Part of the problem, according to ElBaradei was “years of zero-growth budgets [that] have left us with a failing infrastructure” and that, for example, “no less than 90 percent of our nuclear security programme, which is aimed in part at stopping terrorists from obtaining nuclear material, depends on voluntary funding.”

He went on to say that, “political commitment to the goals of the agency needs to be renewed at the highest level to encourage the transfer of nuclear technology to the developing world and to strengthen safety and security, non-proliferation and disarmament.”

Nuclear terrorism: How tangible is the threat?
In his speech, ElBaradei briefly addressed the IAEA’s efforts in promoting peaceful applications of nuclear technologies but, as any classic double-edged-sword scenario goes, the benefits do not render the threat of nuclear proliferation any less perceivable. In the fifty-two years since the IAEA’s creation, the number of countries that possessed or still possess nuclear weapons has doubled.

The Nuclear Non-Proliferation Treaty (NPT), which became effective in 1970 and to which 189 countries are currently signatory parties, remains the most widely recognised arms control agreement. Still, though it remains a powerful implement in the IAEA’s tool-box, its leverage as a deterrent is limited and its authority has been questioned by some nuclear-capable nations.

In a 2004 statement called “Preserving the Non-Proliferation Treaty,” ElBaradei said:  In 1970, the assumption was that relatively few countries had the know-how to develop nuclear weapons. Now, with this knowledge spreading (thirty-five to forty countries, by some estimates), the margin of security under the current non-proliferation regime is becoming too close for comfort.”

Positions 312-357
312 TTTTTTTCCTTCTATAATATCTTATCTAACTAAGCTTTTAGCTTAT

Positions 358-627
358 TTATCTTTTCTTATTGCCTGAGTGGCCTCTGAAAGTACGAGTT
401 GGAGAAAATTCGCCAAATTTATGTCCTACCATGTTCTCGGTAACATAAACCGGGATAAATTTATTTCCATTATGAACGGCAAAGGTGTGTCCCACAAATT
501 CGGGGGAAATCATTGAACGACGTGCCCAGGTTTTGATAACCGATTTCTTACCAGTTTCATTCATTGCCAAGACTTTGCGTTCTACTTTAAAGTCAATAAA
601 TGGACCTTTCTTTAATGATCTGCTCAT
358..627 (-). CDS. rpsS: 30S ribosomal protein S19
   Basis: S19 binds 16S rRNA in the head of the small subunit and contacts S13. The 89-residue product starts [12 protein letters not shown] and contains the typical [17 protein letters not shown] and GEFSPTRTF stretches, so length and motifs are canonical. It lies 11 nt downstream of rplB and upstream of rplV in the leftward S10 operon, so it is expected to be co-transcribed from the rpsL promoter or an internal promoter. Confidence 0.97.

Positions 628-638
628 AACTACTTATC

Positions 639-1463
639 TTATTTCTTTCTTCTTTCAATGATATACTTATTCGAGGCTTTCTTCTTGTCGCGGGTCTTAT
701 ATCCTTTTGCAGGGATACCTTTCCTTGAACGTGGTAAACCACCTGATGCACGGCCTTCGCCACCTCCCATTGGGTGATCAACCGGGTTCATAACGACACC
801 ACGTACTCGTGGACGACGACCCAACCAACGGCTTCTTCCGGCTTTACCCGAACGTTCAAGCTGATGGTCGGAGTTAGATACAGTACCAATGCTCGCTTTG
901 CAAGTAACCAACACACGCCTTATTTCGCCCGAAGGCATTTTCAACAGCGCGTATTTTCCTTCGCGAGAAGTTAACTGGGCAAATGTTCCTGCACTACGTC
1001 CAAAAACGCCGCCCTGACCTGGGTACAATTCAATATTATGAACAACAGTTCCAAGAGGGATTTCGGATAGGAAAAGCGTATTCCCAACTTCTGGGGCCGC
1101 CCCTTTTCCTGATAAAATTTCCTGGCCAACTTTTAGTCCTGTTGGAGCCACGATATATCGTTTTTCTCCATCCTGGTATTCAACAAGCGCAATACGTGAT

“More countries have sought to master the nuclear fuel cycle, both for economic reasons and, in some cases, as a good insurance policy for a rainy day. Whatever the reason, this know-how essentially transforms them into what might be called a ‘virtual’ or ‘latent’ nuclear-weapon state. Experience has shown that a ‘choke point’ for nuclear weapons development is the acquisition of weapon-usable nuclear material,” were ElBaradei’s words in “Reflections On Nuclear Challenges Today,” a lecture he delivered in London at the International Institute for Strategic Studies in December 2005.

“If a country with a full nuclear fuel cycle decides to break away from its non-proliferation commitments, a nuclear weapon could be only months away. In such cases, we are only as secure as the outbreak of the next major crisis. In today’s environment, this margin of security is simply untenable,” ElBaradei said then.

However, Dr. Hans Blix, ElBaradei’s predecessor at the post of IAEA Director General and former UN weapons inspector, believes his former colleague’s approach may yet be too alarmist. In his view, it would be a mistake to include states such as Austria, Switzerland, or Nordic countries, into the camp of “latent nuclear-weapon states.”

Austria is a non-nuclear nation, as is Denmark, although nuclear installations or power or research reactors are in operation in Switzerland, Finland, Sweden, and Norway.